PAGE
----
In a business with a genuine right first time philosophy, and a successful approach, it would be hard to justify the expenditure on the ROC. Whilst it might be useful to have an independent function confirm the quality of all processes, it is only useful if you have to assume that only an independent function could confirm the quality of processes. Otherwise, there would be no real advantage to having centralized checks of quality across all processes, when you could distribute the checks and building-in of quality. Collating the quality control data in one place only adds further value if it is safe to assume that mistakes will be made, and that nobody will correct these mistakes without the intervention of a supervisory body. If checks were built into all processes, and people responded to them appropriately, or if the processes were designed to be error-proof, then the further supervision of the ROC would add nothing.

Where the ROC could add value to a lean operator would be in driving the decrease of error rates. However, the people employed in the ROC would ultimately be aiming to put themselves out of work, by driving the redesign of processes to avoid errors in future. The benefits of retrospective centralized quality control over streams of revenue and cost data could also be attained by implementing ever more elegant and detailed checks within processes, or better still by redesigning processes to eliminate the risk of error. Understood this way, the use of a ROC can be consistent with lean operations, but only when viewed as a medium-term tactical approach to identifying flaws, educating the business about quality and decreasing waste. The ROC can only be a strategic end goal if the business believes batch quality control and irregular rework of faulty data is more cost-effective than making the investment to design and implement processes that will be right first time. Whether it is cheaper to find faults and fix them, or to eliminate faults before they happen, is not a matter of dogma or philosophy, but should be decided based on empirical observation. Sadly, we lack the public data to know decisively either way. But we can say that there are problems with trying to integrate the idea of a permanent and strategic ROC within the concept of genuinely lean telecoms operator in the way that a business like Toyota is lean. So the strategic question for telcos can be put another way: is it leaner to design processes to prevent errors, or to allow errors to take place and fix them when they do?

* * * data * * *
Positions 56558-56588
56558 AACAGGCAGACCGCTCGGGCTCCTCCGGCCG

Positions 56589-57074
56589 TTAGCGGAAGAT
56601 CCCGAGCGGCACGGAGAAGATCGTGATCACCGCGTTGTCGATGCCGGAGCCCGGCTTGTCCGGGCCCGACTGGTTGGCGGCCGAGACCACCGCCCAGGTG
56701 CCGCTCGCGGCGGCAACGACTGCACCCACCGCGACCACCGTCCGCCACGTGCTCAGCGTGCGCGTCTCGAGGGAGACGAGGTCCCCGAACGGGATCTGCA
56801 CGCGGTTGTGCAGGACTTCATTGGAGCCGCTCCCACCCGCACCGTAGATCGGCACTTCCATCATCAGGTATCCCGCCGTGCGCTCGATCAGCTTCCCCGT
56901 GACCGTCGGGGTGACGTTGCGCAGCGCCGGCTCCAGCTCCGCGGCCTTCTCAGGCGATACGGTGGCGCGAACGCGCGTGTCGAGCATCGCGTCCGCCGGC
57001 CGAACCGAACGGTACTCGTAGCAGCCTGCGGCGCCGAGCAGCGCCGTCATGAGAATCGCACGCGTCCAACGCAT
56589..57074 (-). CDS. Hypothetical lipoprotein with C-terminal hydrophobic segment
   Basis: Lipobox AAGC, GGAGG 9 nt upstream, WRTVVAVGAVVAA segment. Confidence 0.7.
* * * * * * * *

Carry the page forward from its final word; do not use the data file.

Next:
Eric Priezkalns
Eric Priezkalns
Eric is the Editor of Commsrisk. Look here for more about the history of Commsrisk and the role played by Eric.

Eric is also the Chief Executive of the Risk & Assurance Group (RAG), a global association of professionals working in risk management and business assurance for communications providers.

Previously Eric was Director of Risk Management for Qatar Telecom and he has worked with Cable & Wireless, T‑Mobile, Sky, Worldcom and other telcos. He was lead author of Revenue Assurance: Expert Opinions for Communications Providers, published by CRC Press. He is a qualified chartered accountant, with degrees in information systems, and in mathematics and philosophy.